Tuesday, March 22, 2011

Tutorial: Hot Stamping

After contemplating how to get my logo onto some wooden scoops I recently purchased (to go with an up and coming product), I came up with this little tutorial to show you how I turned an ordinary wooden scoop into a customized product.



The medium: wood
What I wanted to do: adhere my logo on each scoop


But how? I considered stamping, painting, and stenciling. Then I got the brilliant idea to wood burn the logo onto each one. So I went on the mad hunt for the long forgotten wood burner. When I found it I really started hesitating if I could work on such a small area, and my logo is fairly detailed at that tiny size. Then before I put it away I got to reading about the different tips and a little light bulb came on.

HOT STAMPING!!

What you need:
Wood burning tool (bought at most hobby stores)
Hot stamp tip (it is round and flat)
Reverse Laser print out of image to transfer (very important this is laser and NOT ink jet and if you have any text or a non-symmetrical image to print it in reverse)
Scissors
Tape
A little patience and cautious hands...it gets hot!



While your wood burner is warming up trim your image to fit the area to be stamped. I printed a whole sheet. Be sure to leave enough around your image so the burner tip does not touch the wood surface and so you have room to tape it in place.

Next, position and tape your image, ink side down, lightly on one edge so it won't slip while burning.



Now, while holding your image down firmly use the wood burner to impress the image into the wood. Use small circular motions, firm pressure, and check often for imprint (just flip your taped image up slightly and reposition if more heat is needed). Watch your fingers here. I was working on a fairly small surface so I had to be extra cautious. If you notice your paper is turning brown it's time to turn the burner off or you will end up burning through.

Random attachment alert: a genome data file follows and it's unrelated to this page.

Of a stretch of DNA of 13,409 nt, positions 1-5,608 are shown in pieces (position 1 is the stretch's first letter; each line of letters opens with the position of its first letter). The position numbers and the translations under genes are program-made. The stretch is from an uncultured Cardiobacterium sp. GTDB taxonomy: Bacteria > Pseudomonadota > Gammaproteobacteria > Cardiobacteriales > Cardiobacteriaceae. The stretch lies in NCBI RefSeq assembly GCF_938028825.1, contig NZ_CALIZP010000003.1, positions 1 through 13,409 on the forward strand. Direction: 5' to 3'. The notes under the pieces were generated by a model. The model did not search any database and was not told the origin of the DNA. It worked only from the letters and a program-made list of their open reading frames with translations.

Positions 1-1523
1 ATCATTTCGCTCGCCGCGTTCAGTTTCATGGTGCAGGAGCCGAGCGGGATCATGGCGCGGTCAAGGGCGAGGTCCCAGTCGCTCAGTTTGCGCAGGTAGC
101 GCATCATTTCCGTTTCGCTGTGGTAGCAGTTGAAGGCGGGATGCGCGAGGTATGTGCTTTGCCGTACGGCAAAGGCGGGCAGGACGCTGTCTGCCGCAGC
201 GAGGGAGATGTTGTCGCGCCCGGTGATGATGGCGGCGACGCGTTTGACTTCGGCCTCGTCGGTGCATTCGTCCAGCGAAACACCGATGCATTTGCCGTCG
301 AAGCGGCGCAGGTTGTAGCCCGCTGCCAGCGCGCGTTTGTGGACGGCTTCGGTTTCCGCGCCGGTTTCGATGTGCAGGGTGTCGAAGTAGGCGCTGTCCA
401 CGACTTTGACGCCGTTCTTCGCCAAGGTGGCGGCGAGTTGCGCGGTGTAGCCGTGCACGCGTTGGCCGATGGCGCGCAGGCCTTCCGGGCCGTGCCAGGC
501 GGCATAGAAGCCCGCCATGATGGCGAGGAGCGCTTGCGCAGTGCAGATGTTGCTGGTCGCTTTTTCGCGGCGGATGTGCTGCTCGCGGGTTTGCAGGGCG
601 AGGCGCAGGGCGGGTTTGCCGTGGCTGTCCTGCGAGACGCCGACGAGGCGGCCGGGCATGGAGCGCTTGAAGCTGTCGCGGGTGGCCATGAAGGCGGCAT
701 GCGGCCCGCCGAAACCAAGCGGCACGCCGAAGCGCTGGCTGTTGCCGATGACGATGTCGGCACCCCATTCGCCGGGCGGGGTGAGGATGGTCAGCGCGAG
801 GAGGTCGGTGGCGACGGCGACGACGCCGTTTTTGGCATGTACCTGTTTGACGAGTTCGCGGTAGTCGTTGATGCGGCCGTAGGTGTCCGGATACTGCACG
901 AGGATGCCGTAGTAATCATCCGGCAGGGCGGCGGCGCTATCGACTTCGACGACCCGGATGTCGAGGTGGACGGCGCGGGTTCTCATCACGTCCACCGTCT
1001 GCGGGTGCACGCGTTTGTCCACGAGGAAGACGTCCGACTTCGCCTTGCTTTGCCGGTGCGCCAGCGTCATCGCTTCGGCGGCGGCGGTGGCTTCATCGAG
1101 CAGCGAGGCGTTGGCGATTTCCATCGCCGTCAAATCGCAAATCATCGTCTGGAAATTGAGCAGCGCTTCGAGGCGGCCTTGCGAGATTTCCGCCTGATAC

I did have to rock the burner around a bit because of the curved surface I was working on.

Once the image is fully transferred you can remove the tape and paper. Tada!



This was such a simple project and I love that I could do it myself. What are some other creative ways this technique could be used?

I'd love to hear your ideas and please stay tuned for coordinating soapy product!!

8 comments:

Gourmet Soaps said...

Wow! That's so cool! Thanks for the tutorial :0)

Swan Mountain Soaps said...

Really well done! I never would have thought of this. I can see lots of uses for this though. Now you've got me thinking! =]

Anhoki's Place said...

AWESOME idea. Too too kewl. :~)

Amelia's Soap Co. said...

It looks completely professional! Wonderful job ... fantastic tutorial!! :)

Tierra Verde Handmade Soap said...

Wow! What a great job you did. How color fast is that - any idea?

Life Soap Simple said...

Well, I'm not using it in a wet condition, but I will be testing to see if it rubs off over time. I'll let you know Tierra Verde.

And thank you everyone on the kind comments. It was a fun project and I'm dreaming up other uses!

T.A. Helton said...

What an awesome project!

Odette Handley said...

That's great. Thanks for the info. Did you print on plain printing paper? Or something special?